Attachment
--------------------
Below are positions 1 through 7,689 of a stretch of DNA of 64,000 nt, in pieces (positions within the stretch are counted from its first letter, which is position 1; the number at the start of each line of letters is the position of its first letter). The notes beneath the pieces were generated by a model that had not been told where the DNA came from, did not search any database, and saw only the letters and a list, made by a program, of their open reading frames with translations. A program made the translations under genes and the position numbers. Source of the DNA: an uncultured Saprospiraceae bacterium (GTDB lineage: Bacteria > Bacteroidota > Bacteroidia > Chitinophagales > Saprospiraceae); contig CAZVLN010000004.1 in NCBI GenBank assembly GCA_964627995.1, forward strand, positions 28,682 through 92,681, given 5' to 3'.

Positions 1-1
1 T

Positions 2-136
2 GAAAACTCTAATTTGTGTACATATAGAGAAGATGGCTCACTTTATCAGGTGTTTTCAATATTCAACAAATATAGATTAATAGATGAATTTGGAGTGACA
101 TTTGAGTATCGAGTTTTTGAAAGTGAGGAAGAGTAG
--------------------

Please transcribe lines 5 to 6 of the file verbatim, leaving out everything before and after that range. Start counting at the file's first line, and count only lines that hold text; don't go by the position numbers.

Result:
2 GAAAACTCTAATTTGTGTACATATAGAGAAGATGGCTCACTTTATCAGGTGTTTTCAATATTCAACAAATATAGATTAATAGATGAATTTGGAGTGACA
101 TTTGAGTATCGAGTTTTTGAAAGTGAGGAAGAGTAG